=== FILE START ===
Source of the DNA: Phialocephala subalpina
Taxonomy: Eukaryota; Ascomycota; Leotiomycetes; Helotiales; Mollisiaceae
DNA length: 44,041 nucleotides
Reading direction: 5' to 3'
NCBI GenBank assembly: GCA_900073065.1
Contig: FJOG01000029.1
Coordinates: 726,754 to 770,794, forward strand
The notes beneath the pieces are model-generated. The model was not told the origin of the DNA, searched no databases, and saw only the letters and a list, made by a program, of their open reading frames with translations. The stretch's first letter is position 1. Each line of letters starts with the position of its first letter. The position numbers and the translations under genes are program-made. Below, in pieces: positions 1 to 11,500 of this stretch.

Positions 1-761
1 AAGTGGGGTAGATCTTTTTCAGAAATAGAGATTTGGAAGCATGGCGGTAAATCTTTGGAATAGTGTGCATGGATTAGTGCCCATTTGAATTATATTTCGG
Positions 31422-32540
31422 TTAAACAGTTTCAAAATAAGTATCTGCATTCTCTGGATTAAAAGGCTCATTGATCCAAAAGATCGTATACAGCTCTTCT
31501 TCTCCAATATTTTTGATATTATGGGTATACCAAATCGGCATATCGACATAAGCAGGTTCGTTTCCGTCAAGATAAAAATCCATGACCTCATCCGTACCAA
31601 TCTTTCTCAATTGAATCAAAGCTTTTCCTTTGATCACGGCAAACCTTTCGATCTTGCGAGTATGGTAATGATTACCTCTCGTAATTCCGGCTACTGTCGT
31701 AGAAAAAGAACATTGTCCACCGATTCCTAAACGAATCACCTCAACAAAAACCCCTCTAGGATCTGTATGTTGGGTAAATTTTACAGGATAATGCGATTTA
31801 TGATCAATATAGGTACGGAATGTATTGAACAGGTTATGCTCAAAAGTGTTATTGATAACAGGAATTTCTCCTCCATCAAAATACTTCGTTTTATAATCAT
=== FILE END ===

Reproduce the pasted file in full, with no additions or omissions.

Source of the DNA: Phialocephala subalpina
Taxonomy: Eukaryota; Ascomycota; Leotiomycetes; Helotiales; Mollisiaceae
DNA length: 44,041 nucleotides
Reading direction: 5' to 3'
NCBI GenBank assembly: GCA_900073065.1
Contig: FJOG01000029.1
Coordinates: 726,754 to 770,794, forward strand
The notes beneath the pieces are model-generated. The model was not told the origin of the DNA, searched no databases, and saw only the letters and a list, made by a program, of their open reading frames with translations. The stretch's first letter is position 1. Each line of letters starts with the position of its first letter. The position numbers and the translations under genes are program-made. Below, in pieces: positions 1 to 11,500 of this stretch.

Positions 1-761
1 AAGTGGGGTAGATCTTTTTCAGAAATAGAGATTTGGAAGCATGGCGGTAAATCTTTGGAATAGTGTGCATGGATTAGTGCCCATTTGAATTATATTTCGG
Positions 31422-32540
31422 TTAAACAGTTTCAAAATAAGTATCTGCATTCTCTGGATTAAAAGGCTCATTGATCCAAAAGATCGTATACAGCTCTTCT
31501 TCTCCAATATTTTTGATATTATGGGTATACCAAATCGGCATATCGACATAAGCAGGTTCGTTTCCGTCAAGATAAAAATCCATGACCTCATCCGTACCAA
31601 TCTTTCTCAATTGAATCAAAGCTTTTCCTTTGATCACGGCAAACCTTTCGATCTTGCGAGTATGGTAATGATTACCTCTCGTAATTCCGGCTACTGTCGT
31701 AGAAAAAGAACATTGTCCACCGATTCCTAAACGAATCACCTCAACAAAAACCCCTCTAGGATCTGTATGTTGGGTAAATTTTACAGGATAATGCGATTTA
31801 TGATCAATATAGGTACGGAATGTATTGAACAGGTTATGCTCAAAAGTGTTATTGATAACAGGAATTTCTCCTCCATCAAAATACTTCGTTTTATAATCAT